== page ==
NASA's Dryden Flight Research Center
NASA 905, the iconic Shuttle Carrier Aircraft that ferried NASA's space shuttles to and from launch and landing sites for 35 years, will become the focus of a major new exhibit at Space Center Houston, the visitor center adjacent to NASA's Johnson Space Center.
The Johnson Space Center officially transferred ownership of the highly modified early-model Boeing 747 jetliner to the privately operated visitor center May 2. The converted jetliner and a full-size space shuttle mockup that had previously been at NASA's Kennedy Space Center in Florida will become the centerpiece of a new $12 million exhibit complex being created at Space Center Houston in tribute to the legendary Space Shuttle Program.
The six-story-tall exhibit will allow visitors to actually go aboard both the modified 747 and the shuttle mockup mounted on top, just as the real shuttles were mounted during their cross-country ferry flights.
[image-62] Built in 1970 and acquired by NASA from American Airlines in 1974, the 747 was flown in wake vortex research studies by NASA's Flight Research Center, now the Dryden Flight Research Center, at Edwards Air Force Base, Calif., before being modified by Boeing for its new role as a Shuttle Carrier Aircraft (SCA). It carried the prototype shuttle Enterprise aloft in 1977 and launched it five times during the space shuttle Approach and Landing Tests at NASA Dryden.
NASA 905 then underwent further modifications for the ferry flight role it would have over more than three decades. It flew 70 of the 87 ferry flights during the shuttle program's operational phase, including 46 of the 54 post-mission ferry flights from NASA Dryden to the Kennedy Space Center.
NASA 905 last service for the Space Shuttle Program was to ferry the Enterprise and the operational shuttles Discovery and Endeavour to their retirement homes in New York, Dulles Airport near Washington DC and Los Angeles respectively in 2012. It then departed NASA Dryden for the last time on Oct. 24, 2012, flying to Ellington Field in Houston to await its final retirement and disposition. It last flew when it was taken aloft on a 90-minute pilot proficiency flight in December 2012.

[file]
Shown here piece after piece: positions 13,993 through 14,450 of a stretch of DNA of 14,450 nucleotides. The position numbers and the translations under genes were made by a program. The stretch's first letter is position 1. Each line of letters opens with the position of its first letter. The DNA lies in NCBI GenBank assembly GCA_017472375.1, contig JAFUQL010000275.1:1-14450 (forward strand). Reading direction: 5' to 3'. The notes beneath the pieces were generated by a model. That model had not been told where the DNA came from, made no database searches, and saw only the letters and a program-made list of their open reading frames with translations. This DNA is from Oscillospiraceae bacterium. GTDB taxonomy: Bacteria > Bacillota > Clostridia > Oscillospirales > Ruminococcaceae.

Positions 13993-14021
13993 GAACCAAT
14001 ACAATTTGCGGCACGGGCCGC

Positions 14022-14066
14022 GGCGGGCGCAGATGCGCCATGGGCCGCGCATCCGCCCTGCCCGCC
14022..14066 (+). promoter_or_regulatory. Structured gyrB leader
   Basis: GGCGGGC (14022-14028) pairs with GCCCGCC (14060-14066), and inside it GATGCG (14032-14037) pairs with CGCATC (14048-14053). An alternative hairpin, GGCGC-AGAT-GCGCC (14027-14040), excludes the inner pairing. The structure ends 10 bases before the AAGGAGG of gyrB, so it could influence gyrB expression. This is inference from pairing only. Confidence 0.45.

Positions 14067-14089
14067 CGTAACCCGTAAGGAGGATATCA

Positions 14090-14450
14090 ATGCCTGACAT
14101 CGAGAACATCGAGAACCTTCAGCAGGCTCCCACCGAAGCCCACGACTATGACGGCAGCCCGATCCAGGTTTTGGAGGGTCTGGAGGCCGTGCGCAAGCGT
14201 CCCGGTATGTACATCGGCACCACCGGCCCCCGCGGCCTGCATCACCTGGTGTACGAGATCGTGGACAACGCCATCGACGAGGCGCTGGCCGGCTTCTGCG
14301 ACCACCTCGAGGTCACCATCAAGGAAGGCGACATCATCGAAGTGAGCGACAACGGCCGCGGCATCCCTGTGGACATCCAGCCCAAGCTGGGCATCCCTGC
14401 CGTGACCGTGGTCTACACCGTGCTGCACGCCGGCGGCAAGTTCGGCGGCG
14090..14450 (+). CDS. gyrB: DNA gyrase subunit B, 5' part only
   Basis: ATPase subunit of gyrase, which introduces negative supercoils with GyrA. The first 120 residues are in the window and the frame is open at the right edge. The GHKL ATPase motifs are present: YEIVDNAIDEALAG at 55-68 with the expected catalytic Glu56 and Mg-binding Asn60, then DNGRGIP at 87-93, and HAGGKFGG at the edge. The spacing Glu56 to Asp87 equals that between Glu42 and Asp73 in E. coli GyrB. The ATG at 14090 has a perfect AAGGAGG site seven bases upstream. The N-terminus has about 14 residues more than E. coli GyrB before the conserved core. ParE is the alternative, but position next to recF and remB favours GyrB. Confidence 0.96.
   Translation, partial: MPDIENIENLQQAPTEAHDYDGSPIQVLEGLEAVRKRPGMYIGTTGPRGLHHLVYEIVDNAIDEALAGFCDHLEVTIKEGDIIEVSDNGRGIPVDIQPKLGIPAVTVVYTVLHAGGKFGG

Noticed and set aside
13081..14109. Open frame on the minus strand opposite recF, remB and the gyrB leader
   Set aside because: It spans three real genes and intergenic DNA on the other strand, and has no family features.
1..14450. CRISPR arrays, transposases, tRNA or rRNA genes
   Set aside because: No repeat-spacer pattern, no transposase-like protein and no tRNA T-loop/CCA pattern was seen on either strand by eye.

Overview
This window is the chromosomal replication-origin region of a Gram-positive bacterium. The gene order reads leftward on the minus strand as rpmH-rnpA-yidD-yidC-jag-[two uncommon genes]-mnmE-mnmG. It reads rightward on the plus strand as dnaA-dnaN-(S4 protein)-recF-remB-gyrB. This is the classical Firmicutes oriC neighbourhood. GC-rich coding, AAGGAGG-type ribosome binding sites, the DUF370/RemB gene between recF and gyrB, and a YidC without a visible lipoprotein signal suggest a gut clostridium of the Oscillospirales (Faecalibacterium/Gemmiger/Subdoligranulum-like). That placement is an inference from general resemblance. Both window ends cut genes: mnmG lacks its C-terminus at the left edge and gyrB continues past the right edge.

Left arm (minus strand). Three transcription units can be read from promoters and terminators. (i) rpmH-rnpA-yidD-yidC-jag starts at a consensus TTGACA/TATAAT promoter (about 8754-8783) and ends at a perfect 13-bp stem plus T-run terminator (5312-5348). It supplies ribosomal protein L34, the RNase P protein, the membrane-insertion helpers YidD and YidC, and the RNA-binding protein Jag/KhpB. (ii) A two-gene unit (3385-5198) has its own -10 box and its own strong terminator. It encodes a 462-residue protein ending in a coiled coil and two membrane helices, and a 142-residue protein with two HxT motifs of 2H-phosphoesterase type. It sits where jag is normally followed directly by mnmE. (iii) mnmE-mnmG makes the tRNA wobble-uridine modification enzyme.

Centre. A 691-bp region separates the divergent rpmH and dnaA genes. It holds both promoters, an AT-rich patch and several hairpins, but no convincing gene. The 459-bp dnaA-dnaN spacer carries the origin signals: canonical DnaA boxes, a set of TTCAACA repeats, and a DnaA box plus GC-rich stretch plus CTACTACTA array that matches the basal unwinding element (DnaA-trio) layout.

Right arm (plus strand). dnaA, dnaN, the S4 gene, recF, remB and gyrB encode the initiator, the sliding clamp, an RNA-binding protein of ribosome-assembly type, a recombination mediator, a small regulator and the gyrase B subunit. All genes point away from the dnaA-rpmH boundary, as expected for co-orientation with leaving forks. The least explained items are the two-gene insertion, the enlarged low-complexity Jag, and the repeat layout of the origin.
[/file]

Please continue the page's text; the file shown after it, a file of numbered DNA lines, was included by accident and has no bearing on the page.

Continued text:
Space Center Houston plans for the shuttle and 747 carrier exhibit to not only be a public attraction, but to also serve as the centerpiece for new educational programs to inspire students to consider careers in engineering, technological and science.
Moving the big 747, which is 231 feet long with a wingspan of 195 feet, from Ellington Field to the visitor center in Houston is targeted for this coming November. The Boeing Company will fund and perform disassembly of the SCA to allow for transport to the visitor center and re-assembly of the aircraft on-site.
Once transport and reassembly of the aircraft is complete, Space Center Houston plans to construct a tower structure, including an elevator, to provide public access to the interiors of the SCA and orbiter. Completion and opening of the new exhibit complex is planned for early 2015.
For more on the planned display of NASA SCA 905 and the shuttle mockup, visit: http://www.nasa.gov/centers/johnson/home/shuttle_carrier.html,
For more on NASA's now-concluded Space Shuttle Program, visit: http://www.nasa.gov/mission_pages/shuttle/flyout/index.html